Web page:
What are the Solutions for SAD?
There are many treatments available for SAD, although this tends to resolve itself within a few months. For those who do not want to hurt through the worst months, the solutions below are worth considering:
This is perhaps one of the most well-known and effective treatment options available today. Although there isn’t irrefutable evidence that it works, most experts believe it can help because the increase in light helps reset your biological clock and sleep cycle. As a result, your body naturally produces more serotonin (the chemical that helps regulate your mood).
How does it work? This requires a specialized seasonal affective disorder light that can be easily purchased online. If you choose bright light treatment, this is where you’ll sit in front of a light box while you are on your computer, working, eating meals, or doing anything else sitting down. The light inside is brighter than indoor lights but no so bright as to be irritating. If you choose dawn simulation, a dim light will come on a certain amount of time before you wake up in the morning. It will gradually get brighter and mimic a natural sunrise so you wake up feeling more refreshed than you would waking up in the dark.
Exercising, especially by doing aerobic activity, can greatly help with your mood in addition to helping to improve your health. Just 20-30 minutes 5 days a week is recommended, which most people can fit into their busy schedules. Yoga is another excellent benefit that is recommended because it can help release serotonin while providing more mental clarity.
In some situations, doctors recommend that their patients take antidepressants in order to help regulate their mood. While some are recommended to take only the medications, others may be told to use light therapy in conjunction with the medication. Some common antidepressants used for seasonal affective disorder include: paroxetine, bupropion, sertraline, and venlafaxine.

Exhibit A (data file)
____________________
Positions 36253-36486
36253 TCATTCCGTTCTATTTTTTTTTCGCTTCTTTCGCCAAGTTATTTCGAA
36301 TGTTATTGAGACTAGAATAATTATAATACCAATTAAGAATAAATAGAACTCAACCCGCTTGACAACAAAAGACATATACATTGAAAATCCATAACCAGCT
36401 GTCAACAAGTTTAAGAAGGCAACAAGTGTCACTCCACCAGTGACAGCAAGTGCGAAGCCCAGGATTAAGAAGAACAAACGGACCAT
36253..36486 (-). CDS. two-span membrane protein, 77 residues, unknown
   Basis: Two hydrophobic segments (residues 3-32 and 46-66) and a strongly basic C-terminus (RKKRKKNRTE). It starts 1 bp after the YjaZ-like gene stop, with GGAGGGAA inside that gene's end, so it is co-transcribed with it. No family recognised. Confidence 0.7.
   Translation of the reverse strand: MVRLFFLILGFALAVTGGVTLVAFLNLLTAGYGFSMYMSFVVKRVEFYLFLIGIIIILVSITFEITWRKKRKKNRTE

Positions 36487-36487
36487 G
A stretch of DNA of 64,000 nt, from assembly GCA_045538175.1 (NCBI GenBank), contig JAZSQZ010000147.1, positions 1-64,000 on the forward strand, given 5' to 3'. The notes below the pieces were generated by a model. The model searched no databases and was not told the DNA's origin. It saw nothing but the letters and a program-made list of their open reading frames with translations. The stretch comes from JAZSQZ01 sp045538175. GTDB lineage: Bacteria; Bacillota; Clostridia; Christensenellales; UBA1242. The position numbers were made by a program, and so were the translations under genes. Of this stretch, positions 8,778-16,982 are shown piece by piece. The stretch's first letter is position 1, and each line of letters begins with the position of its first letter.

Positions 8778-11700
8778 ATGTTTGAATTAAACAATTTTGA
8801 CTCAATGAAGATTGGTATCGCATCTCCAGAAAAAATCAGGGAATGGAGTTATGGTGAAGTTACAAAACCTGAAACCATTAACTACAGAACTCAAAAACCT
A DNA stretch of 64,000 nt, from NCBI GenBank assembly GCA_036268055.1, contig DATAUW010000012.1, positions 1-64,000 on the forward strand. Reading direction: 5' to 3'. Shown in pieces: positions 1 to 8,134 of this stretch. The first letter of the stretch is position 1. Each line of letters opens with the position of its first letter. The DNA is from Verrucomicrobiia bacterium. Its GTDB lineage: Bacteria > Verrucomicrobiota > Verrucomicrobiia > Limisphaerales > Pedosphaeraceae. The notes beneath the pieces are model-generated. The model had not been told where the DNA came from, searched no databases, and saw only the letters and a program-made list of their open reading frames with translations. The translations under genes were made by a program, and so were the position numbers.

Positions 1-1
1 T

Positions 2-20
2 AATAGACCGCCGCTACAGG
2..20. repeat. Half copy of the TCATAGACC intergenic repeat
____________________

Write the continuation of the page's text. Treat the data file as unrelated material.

By eating a healthier diet you may see an improvement in your symptoms of SAD. This is due to the fact that healthy foods are packed with vitamins and nutrients that your body could be lacking. Vitamin D in particular is incredibly important, especially with decreased sunlight experienced during the fall and winter. By eating more eggs, fish, or milk you’ll be able to get more of this vitamin in your diet. Omega-3 fatty acids, such as those found in salmon, are also linked to helping alleviate symptoms of depression. While eating healthier isn’t guaranteed to change the way you feel, it’s worth trying simply since it’s great for your health.
Therapy or Counselling
By going to counselling or therapy, you’ll be able to get in-touch with your symptoms, triggers, and mental health. For most people, this helps them manage their symptoms more effectively so they can potentially avoid more depressed states in the future. Two types of counselling that are highly recommended in particular are interpersonal and cognitive-behavioral therapy.